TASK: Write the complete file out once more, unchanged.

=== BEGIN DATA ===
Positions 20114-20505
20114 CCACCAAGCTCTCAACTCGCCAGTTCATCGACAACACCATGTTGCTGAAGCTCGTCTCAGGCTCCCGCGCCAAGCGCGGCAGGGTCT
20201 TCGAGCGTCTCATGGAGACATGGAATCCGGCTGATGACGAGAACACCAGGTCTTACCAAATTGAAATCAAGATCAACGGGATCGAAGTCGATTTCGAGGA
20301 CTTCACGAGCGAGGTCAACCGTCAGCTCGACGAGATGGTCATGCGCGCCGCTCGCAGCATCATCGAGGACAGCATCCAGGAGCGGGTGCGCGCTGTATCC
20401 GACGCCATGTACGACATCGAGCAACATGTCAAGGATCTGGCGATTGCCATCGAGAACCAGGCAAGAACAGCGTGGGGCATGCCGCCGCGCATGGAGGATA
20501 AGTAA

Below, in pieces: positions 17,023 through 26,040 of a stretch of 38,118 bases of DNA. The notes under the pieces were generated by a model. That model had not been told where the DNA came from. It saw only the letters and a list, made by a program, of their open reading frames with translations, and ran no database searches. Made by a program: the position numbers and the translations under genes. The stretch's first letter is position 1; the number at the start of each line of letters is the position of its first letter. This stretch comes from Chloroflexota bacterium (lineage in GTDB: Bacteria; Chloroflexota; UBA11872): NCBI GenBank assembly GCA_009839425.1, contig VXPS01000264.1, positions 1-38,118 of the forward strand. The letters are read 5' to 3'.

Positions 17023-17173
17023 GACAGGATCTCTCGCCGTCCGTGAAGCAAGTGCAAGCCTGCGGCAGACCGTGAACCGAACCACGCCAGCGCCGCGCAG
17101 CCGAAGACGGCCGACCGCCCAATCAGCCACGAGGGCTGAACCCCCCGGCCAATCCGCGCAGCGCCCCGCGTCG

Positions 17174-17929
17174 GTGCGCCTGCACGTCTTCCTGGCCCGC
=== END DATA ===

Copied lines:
Positions 20114-20505
20114 CCACCAAGCTCTCAACTCGCCAGTTCATCGACAACACCATGTTGCTGAAGCTCGTCTCAGGCTCCCGCGCCAAGCGCGGCAGGGTCT
20201 TCGAGCGTCTCATGGAGACATGGAATCCGGCTGATGACGAGAACACCAGGTCTTACCAAATTGAAATCAAGATCAACGGGATCGAAGTCGATTTCGAGGA
20301 CTTCACGAGCGAGGTCAACCGTCAGCTCGACGAGATGGTCATGCGCGCCGCTCGCAGCATCATCGAGGACAGCATCCAGGAGCGGGTGCGCGCTGTATCC
20401 GACGCCATGTACGACATCGAGCAACATGTCAAGGATCTGGCGATTGCCATCGAGAACCAGGCAAGAACAGCGTGGGGCATGCCGCCGCGCATGGAGGATA
20501 AGTAA

Below, in pieces: positions 17,023 through 26,040 of a stretch of 38,118 bases of DNA. The notes under the pieces were generated by a model. That model had not been told where the DNA came from. It saw only the letters and a list, made by a program, of their open reading frames with translations, and ran no database searches. Made by a program: the position numbers and the translations under genes. The stretch's first letter is position 1; the number at the start of each line of letters is the position of its first letter. This stretch comes from Chloroflexota bacterium (lineage in GTDB: Bacteria; Chloroflexota; UBA11872): NCBI GenBank assembly GCA_009839425.1, contig VXPS01000264.1, positions 1-38,118 of the forward strand. The letters are read 5' to 3'.

Positions 17023-17173
17023 GACAGGATCTCTCGCCGTCCGTGAAGCAAGTGCAAGCCTGCGGCAGACCGTGAACCGAACCACGCCAGCGCCGCGCAG
17101 CCGAAGACGGCCGACCGCCCAATCAGCCACGAGGGCTGAACCCCCCGGCCAATCCGCGCAGCGCCCCGCGTCG

Positions 17174-17929
17174 GTGCGCCTGCACGTCTTCCTGGCCCGC